We Could Learn A Lot From The Way Kids Play Video Games

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Every Saturday morning I wake up at 5.30am to the croaky sound of my three-year-old son. He always says the same thing. It’s Groundhog Day. Only instead of an alarm clock, it’s a barely hatched human being delivering the pain.

“Daddy, I want to go downstairs.”

Every goddamn time.

Just typing these words makes me shudder.

It’s hardwired to my brain. I’m looking at these words. I’m curled up, eyes crusted, body screaming. 10 more minutes. Just 10 goddamn more minutes.

“DADDY WAKE UP. I WANT TO PLAY MARIO ON THE BIG TEEDEE.”

Children are creatures of habit.

My child is a creature of habit at least. Every morning he wakes up at the same time and requests the same shit. He wants Weetbix for breakfast. He wants it to be ‘nice’. ‘Nice’ means popping it in the microwave, so that it isn’t cold, but not too hot either. ‘Nice’ means adding a little bit of maple syrup. He’s also “COLD DADDY”, so I need to wrap a blanket on him while he eats.

I do all this in complete autopilot as the sun rises. In my scants, half-shut knife, eyes barely open, squinting at the sun, which has only just risen because for Christ’s sake it’s 5.45am on a Saturday and what the hell am I doing in my underwear, feet on the cold floor making Weetbix for this tiny little sociopath who shows no mercy at any point ever.

Parenthood certainly is an interesting life stage.

After the Weetbix comes the Mario.

Mario. On the big teedee.

Teedee means TV. Mario means Super Mario 3D World, which my son plays religiously, endlessly, to the exclusion of all other video games. I am here to tell you something shocking: my most played game of 2016 is Super Mario 3D World and it is not even close.

But it’s weird, I have learned a lot about video games from my three-year-old son who loves Super Mario 3D World more than I love any non-sentient object in this universe. Some of it is actually interesting.


The way children consume things is otherworldly. You or I — adult people — are content to play or watch something once – two or three times if we’re big fans. But there’s a diminishing return here. You don’t get the same pleasure the third or fourth time. At the very least it’s a different experience.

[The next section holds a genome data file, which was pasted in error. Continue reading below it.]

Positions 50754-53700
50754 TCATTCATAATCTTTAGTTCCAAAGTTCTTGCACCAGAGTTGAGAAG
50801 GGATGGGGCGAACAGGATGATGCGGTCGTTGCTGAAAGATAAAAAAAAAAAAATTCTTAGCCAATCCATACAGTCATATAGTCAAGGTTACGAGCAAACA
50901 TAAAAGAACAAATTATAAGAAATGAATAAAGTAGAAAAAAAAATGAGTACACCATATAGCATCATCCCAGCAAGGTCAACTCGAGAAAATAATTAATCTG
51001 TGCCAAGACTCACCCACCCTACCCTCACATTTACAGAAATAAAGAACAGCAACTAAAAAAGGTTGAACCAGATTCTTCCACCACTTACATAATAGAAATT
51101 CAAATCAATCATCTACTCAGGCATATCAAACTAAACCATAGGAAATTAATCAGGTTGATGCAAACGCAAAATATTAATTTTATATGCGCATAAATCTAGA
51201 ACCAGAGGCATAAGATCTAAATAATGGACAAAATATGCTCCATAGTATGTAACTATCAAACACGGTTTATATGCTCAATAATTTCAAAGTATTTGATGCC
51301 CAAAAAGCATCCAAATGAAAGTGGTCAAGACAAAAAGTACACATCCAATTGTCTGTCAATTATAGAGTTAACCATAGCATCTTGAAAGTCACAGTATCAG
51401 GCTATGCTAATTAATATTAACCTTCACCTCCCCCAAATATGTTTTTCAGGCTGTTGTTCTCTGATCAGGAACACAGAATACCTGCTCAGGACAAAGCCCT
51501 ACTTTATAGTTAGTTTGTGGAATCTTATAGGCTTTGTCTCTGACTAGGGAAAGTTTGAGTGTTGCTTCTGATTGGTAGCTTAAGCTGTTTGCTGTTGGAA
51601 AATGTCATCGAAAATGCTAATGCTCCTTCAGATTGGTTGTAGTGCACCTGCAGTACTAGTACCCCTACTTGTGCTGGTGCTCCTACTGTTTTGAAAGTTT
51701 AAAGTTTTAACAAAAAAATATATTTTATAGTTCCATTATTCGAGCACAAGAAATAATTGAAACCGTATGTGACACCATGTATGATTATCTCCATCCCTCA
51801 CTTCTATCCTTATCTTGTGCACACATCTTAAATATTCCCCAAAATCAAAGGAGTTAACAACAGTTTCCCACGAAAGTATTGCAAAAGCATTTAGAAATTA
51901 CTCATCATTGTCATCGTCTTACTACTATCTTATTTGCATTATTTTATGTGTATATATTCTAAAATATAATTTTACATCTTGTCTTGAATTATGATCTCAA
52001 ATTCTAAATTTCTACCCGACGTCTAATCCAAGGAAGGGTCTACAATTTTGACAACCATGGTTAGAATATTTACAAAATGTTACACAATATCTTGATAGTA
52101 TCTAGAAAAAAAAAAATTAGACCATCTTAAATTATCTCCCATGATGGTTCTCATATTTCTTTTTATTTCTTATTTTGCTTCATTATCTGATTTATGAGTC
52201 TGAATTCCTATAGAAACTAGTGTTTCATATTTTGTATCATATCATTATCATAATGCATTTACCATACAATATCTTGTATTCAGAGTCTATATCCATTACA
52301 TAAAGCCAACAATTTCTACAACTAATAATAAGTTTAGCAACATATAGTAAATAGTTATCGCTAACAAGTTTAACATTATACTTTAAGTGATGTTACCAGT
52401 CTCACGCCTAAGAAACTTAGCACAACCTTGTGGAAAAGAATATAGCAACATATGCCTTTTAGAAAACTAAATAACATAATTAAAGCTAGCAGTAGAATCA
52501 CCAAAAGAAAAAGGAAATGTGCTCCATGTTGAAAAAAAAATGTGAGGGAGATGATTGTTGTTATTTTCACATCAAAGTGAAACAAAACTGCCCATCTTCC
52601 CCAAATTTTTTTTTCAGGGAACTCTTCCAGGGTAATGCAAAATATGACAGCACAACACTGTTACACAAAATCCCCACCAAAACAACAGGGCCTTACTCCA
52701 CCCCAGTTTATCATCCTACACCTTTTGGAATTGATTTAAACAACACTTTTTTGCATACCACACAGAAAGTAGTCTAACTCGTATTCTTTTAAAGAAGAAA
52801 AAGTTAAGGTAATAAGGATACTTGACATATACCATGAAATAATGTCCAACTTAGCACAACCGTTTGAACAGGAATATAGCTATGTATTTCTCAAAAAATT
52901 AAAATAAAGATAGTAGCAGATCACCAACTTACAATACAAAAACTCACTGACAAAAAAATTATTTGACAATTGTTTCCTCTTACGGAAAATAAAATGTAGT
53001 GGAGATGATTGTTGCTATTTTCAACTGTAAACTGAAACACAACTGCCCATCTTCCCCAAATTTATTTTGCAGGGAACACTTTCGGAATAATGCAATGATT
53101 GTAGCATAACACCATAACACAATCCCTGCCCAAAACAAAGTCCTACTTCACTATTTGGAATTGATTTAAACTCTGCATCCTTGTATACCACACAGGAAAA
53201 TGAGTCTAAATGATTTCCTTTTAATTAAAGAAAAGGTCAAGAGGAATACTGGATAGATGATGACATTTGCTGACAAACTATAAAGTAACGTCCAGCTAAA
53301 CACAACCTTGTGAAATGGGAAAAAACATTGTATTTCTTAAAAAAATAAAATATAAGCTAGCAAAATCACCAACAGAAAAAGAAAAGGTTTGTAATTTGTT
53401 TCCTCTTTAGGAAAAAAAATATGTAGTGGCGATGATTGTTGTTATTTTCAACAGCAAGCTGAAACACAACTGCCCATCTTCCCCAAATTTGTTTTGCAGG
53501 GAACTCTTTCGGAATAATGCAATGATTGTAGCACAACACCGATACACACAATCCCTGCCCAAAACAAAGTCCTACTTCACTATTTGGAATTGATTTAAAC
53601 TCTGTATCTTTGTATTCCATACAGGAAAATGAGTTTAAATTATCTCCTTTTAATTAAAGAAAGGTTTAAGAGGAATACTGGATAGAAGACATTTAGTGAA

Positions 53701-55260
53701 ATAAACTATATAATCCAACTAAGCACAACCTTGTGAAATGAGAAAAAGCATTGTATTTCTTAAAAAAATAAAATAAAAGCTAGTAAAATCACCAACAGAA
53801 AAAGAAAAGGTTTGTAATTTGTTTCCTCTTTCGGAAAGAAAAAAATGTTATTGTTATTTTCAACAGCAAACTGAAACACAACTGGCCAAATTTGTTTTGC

Children are different. Children are like a goddamn etch-a-sketch. A pure miracle. They are living the dream. They can watch the same movie endlessly and they can play the same video game until every single second of the experience is rote. Somehow, they will enjoy this. Frequently, they’ll drag their parents along for the ride.

Which is painful as all hell. Adults, we seek out new experiences. Children couldn’t give a fuck. All children care about is mastery. It makes total sense. Put yourself in their position. You spend every single waking second being told what to eat, what to wear, where to go and when to sleep.

Then you get this video game. All of a sudden you are the master of your own destiny, you are the king of this digital domain. The sheer power Children must feel in these universes, with their clear rulesets, and comforting, unchanging worlds. The more they play, the more sense it makes, the more fun it becomes.

And they play over and over and over again.

I must have run through the first level of Super Mario 3D World… Man, I couldn’t even count. But it’d have to be at least 200 times. At least.

“Daddy I found secret.”

I don’t know how he did it but, on like the 80th run through of this goddamn opening level, my son found an area I’d never seen before. I lost my shit. I couldn’t believe it. We’d played this level so many times. So. Many. Times. Yet I’d never seen this. He found it, without my help, possibly on his own and he wanted to show me.

Now, every time we play that level: “Daddy, you didn’t know about this secret.”

My son understands the first level of Super Mario 3D World better than I know any virtual video game space ever conceived.


But it’s the way my son plays Super Mario 3D World that’s intriguing.

I truly don’t think he understands the linear progression of video games and how that’s supposed to work. He doesn’t move from world 1, to world 8 in sequential order. He doesn’t defeat Bowser, dust his hands and say, ‘job well done’.

No. He just wanders on a whim, jumps into levels casually. Switches randomly between worlds. If he wants to use the cat power-up, he jumps in a level he knows has the cat power-up. If he wants to be ‘fireman Mario’ he selects a level that features the Fire Flower.

To my son, Super Mario 3D World is simply a multi-faceted, endlessly malleable toy to be experimented with. It’s not an experience to mindlessly plow through. I think on some level I admire that, even if I don’t share his enthusiasm.

It’s weird. I’ve learned so much about Super Mario 3D World. In that time I’ve gone from quietly resenting its lack of ambition to admiring its commitment to multiplayer. To respecting just how accessible it is, how well-balanced its learning curve is. It’s probably the best children’s game ever made, and one that’s perfectly suited for my situation, as a father looking for a video game to share with his son.